Name: Ali Carter
DOB: 25th July 1979
Turned Pro: 1996
Highest Ranking: #2 (2010)
Highest Break: 147 (2008 World Championship)
Career Highlights: 2009 Welsh Open Champion, 2010 Shanghai Masters Champion, 2013 German Masters champion, 2008 & 2012 World Championship finalist, 2010 Welsh Open Finalist, 2008 Grand Prix, Northern Ireland Trophy & UK Championship semi-finalist
Tiptree’s finest, Ali Carter has always been a talented player but it is only in recent seasons that he has started to show his real potential, notably making the 2008 and 2012 World Championship finals and claiming his first ranking event title at the 2009 Welsh Open.
Other highlights include victory in the 2010 Shanghai Masters as well as a magical 147 break against Peter Ebdon at the Crucible back in 2008 on the way to that world final.
Turning professional aged just 17 in 1996, the start of Ali’s career on the main tour was to be relatively modest one in comparison to the likes of Ronnie O’Sullivan and John Higgins. In 1999 however Carter was to announce himself as a player of some potential by making his first ranking event semi-final at the Grand Prix, beating the reigning world champion Stephen Hendry on the way.
Although he ultimately was to come up short against the much more experienced Higgins, he did not let this get him down and went on to win the Benson and Hedges Championship shortly afterwards. This earned him a place at the prestigious Masters tournament at Wembley in January 2000 where he managed to secure a memorable 6-5 win over Steve Davis.
With performances such as these helping him to become the WPBSA Newcomer of the Year for 2000, it appeared to be only a matter of time before Ali was regularly competing at the top of the game. It was however to be another eight years from that semi-final breakthrough at the Grand Prix until he would make his second at the 2007 Malta Cup.
That is not to say that the intervening years were poor, he did make a number of tournament quarter-finals but could not quite break into the top 16 of the rankings until 2006. His cause was also not helped by the onset of Crohn’s disease, a condition that he was diagnosed with in 2003 and that appeared to take Ali a while to get on top of.
Ali at the 2001 World Championship
With that apparently under control by 2007 however, his excellent run in Malta (where he eventually lost to Shaun Murphy), did give him a realistic chance to retain his top 16 status for a second successive season. To do so he needed to have a good tournament at the 2007 World Championship and hope that other results went his way.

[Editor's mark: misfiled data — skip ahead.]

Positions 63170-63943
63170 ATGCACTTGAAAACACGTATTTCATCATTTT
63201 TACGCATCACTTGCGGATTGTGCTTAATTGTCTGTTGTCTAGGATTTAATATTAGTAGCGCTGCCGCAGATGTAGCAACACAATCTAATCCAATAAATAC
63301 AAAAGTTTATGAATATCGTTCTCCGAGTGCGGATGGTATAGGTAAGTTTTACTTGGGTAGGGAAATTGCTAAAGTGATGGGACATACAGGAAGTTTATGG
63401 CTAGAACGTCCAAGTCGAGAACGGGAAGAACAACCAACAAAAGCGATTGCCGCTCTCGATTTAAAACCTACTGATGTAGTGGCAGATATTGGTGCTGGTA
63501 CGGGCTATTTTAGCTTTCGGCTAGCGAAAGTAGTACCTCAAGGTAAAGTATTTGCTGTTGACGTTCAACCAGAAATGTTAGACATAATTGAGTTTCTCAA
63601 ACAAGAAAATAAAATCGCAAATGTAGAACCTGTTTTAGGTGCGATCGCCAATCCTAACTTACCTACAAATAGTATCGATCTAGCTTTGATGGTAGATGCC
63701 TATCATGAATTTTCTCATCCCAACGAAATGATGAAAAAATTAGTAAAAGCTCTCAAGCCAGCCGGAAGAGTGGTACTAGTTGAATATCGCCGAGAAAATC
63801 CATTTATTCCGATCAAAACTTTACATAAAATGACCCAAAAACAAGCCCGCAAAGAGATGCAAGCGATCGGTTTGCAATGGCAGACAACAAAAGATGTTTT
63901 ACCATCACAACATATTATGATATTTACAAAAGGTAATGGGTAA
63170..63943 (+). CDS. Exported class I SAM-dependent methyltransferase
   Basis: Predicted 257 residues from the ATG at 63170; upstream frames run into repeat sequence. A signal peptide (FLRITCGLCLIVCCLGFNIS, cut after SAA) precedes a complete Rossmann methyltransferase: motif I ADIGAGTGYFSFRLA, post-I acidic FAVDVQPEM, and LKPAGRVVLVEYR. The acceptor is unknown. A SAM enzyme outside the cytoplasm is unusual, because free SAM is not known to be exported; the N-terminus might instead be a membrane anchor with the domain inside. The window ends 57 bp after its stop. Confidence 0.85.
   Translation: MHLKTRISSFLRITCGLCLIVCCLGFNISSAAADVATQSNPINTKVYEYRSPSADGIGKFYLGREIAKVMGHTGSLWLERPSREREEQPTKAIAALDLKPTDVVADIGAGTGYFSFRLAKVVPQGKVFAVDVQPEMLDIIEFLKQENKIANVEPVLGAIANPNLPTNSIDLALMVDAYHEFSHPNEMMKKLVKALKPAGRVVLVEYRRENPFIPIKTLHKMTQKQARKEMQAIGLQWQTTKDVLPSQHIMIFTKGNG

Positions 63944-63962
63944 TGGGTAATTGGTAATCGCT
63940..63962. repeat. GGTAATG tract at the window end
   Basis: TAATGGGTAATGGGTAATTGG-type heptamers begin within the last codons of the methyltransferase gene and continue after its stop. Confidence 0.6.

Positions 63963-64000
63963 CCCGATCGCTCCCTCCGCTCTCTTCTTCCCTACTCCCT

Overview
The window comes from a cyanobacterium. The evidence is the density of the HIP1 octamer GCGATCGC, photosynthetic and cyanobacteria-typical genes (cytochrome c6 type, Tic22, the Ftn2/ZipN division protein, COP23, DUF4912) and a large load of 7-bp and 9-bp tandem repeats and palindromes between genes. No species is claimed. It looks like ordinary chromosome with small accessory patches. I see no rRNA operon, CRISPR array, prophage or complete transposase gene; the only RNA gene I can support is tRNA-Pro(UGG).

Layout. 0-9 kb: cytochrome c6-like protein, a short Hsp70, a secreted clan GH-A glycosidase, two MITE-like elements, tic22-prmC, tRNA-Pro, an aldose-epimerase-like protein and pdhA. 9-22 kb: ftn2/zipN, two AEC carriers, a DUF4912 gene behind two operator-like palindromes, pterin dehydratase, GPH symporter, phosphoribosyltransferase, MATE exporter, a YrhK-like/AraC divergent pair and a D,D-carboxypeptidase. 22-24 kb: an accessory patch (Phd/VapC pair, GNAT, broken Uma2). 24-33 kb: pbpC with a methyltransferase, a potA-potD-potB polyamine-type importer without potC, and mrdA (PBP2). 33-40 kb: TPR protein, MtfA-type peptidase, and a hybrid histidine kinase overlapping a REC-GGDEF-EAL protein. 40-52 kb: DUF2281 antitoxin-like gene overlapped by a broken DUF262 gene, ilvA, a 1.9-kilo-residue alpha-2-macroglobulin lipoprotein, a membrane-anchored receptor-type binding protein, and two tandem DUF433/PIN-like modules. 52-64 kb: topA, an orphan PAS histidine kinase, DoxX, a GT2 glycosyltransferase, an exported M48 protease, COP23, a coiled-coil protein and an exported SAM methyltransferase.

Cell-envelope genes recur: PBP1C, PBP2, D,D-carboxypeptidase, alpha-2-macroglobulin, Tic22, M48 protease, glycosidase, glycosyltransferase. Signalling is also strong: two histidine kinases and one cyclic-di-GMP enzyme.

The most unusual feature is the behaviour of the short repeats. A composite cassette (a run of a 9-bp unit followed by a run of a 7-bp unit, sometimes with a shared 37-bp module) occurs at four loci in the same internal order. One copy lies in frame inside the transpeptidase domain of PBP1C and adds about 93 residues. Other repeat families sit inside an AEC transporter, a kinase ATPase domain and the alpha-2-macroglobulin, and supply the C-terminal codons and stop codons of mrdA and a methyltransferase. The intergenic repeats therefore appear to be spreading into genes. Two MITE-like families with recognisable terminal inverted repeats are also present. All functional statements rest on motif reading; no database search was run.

He started well in round one with a comprehensive 10-4 victory over Andy Hicks which set up an intriguing match with Stephen Hendry who had struggled in his first match against Dave Gilbert. Having changed his cue just weeks before the tournament Hendry was clearly not at his best and Ali produced a fantastic display to win 13-6 and move into the quarter-finals of the tournament for the first time in his career.
His next opponent would be Leicester’s Mark Selby and for long periods it looked as though it would be Ali would would prevail as he led 11-8 and 12-11. Unfortunately however he was to let Selby back into it and ultimately lost the match 13-12.
Ali at the 2008 Masters
World final and 147
Despite that disappointment, Ali was to enjoy a consistent season in 2007/8, again reaching a few quarter-finals but being unable to take that extra step to go further. That was until the World Championship at the Crucible however where the Captain really made a name for himself.
Not only did Carter make his first career 147 during the tournament, but he played excellent snooker throughout the event en route to his first World Championship final, indeed his first final in any ranking event. In it he faced 2001 and 2004 winner Ronnie O’Sullivan and although Ali tried his best, O’Sullivan was just too strong for him. Nevertheless the tournament was a great success for Ali and lifted him to a career high seventh in the latest rankings.
Just like in 1999 after his Grand Prix run, Carter was not to let his defeat get him down, winning the invitational Huangshan Cup just days later by defeating Marco Fu in the final.
2008/9 – Title at Last
Having had such a strong finish to the previous season, Ali started the 2008/9 campaign feeling as confident in his own game than ever before, something clearly reflected in his results.
He opened up by reaching the semi-finals of the season opening Northern Ireland Trophy where he lost out to O’Sullivan again, before following it up with further semi-finals at the Grand Prix and the UK Championship where he also suffered narrow losses to Ryan Day and Marco Fu respectively.